Coumadin Managment Clinic
Coumadin (Warfarin) is a prescription medication used to prevent harmful blood clots from forming or growing larger. Beneficial blood clots prevent or stop bleeding, but harmful blood clots can cause a heart attack, stroke, deep vein thrombosis or pulmonary embolism. Because Coumadin interferes with the formation of blood clots, it is called an anticoagulant. Many people refer to anticoagulants as “blood thinners;” however, Coumadin does not thin the blood but instead causes the blood to take longer to form a clot.
The goal of Coumadin therapy is to decrease the clotting tendency of blood, not to prevent clotting completely. Therefore, the effect of Coumadin must be monitored carefully with blood testing. On the basis of the results of the blood test, your daily dose of Coumadin will be adjusted to keep your clotting time within a target range. The blood test used to measure the time it takes for blood to clot is referred to as a prothrombin time test, or protime (PT).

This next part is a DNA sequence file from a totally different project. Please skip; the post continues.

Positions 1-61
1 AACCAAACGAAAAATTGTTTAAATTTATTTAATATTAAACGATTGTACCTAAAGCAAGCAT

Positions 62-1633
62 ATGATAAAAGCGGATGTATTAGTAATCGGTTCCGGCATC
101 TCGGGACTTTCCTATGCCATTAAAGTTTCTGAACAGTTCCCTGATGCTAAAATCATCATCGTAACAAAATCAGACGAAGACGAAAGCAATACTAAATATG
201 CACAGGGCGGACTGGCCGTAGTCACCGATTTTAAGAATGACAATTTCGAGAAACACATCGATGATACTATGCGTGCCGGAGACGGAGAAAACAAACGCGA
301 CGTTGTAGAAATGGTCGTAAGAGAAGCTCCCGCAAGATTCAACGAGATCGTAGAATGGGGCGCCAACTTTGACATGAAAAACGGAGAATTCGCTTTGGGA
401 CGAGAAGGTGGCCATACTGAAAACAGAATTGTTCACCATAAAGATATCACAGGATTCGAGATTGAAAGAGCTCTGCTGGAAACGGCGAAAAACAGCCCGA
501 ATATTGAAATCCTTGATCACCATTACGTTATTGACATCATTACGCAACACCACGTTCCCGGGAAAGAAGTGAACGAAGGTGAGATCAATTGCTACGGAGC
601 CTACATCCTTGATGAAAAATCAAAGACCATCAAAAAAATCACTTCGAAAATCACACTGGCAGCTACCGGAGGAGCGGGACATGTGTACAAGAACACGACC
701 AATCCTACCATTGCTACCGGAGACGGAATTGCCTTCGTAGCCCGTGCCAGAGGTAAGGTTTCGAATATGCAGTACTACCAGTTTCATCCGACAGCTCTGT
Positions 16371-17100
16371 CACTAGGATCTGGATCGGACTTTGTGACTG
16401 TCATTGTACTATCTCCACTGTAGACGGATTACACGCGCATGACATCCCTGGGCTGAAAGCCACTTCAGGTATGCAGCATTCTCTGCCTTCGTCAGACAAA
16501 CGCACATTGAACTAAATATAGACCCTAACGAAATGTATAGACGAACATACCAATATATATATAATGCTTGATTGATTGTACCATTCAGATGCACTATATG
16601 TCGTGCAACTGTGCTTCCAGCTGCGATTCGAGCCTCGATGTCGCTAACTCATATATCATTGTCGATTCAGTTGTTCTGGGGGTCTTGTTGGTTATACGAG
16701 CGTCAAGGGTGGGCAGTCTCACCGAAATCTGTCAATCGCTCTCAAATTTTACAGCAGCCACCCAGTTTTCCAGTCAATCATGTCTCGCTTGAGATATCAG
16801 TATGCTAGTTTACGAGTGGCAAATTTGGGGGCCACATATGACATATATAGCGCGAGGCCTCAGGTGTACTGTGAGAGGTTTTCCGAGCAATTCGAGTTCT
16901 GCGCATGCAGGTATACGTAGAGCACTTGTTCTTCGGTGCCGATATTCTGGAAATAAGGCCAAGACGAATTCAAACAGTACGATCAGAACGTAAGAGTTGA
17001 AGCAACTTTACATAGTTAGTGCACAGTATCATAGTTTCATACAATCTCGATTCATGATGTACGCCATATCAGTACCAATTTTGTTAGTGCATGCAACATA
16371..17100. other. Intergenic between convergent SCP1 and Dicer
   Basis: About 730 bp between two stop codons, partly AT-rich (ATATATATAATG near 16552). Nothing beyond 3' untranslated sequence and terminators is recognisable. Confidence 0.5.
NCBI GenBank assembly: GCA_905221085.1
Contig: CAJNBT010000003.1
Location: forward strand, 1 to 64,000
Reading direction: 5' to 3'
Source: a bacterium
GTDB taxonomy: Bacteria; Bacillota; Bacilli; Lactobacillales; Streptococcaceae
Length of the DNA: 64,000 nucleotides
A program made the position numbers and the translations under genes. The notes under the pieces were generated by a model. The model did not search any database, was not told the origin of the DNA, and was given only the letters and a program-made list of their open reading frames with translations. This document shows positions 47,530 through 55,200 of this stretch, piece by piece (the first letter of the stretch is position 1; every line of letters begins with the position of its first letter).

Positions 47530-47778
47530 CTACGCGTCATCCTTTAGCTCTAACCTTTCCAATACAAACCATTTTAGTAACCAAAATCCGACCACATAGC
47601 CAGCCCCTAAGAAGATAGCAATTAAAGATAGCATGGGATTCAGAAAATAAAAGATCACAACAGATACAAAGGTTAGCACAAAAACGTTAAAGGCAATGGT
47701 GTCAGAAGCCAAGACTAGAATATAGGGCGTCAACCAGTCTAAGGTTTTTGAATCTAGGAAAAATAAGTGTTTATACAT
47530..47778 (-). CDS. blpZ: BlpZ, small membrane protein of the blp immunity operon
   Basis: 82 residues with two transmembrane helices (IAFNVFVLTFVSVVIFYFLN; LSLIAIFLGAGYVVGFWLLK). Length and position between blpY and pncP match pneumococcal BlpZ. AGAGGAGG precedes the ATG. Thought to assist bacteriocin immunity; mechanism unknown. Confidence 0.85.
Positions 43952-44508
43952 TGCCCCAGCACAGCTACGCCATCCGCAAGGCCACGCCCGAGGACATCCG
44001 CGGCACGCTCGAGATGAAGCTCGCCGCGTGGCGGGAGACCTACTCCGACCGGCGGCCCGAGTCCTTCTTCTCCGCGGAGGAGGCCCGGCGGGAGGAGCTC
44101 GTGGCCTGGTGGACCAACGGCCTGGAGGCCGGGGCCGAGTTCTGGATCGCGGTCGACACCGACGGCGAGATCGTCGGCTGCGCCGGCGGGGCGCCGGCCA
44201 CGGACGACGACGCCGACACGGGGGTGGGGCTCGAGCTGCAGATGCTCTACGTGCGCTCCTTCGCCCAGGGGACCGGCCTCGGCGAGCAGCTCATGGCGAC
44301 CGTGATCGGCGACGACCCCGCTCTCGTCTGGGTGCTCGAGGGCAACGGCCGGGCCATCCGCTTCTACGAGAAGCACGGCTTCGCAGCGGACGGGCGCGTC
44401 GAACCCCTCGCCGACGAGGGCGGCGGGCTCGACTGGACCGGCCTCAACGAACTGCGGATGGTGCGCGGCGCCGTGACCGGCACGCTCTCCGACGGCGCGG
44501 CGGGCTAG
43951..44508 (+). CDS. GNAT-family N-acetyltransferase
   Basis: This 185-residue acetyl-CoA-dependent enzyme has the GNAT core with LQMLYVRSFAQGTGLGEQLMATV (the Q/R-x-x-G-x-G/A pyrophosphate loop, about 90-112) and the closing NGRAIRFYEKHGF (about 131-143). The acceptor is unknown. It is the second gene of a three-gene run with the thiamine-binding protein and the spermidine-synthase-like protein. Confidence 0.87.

The INR is a standardized way of expressing the PT value. It is important to monitor the INR (at least once a month and sometimes as often as twice weekly) to make sure that the level of Coumadin remains in the effective range. If the INR is too low, blood clots will not be prevented, but if the INR is too high, there is an increased risk of bleeding. This is why those who take warfarin must have their blood tested so frequently.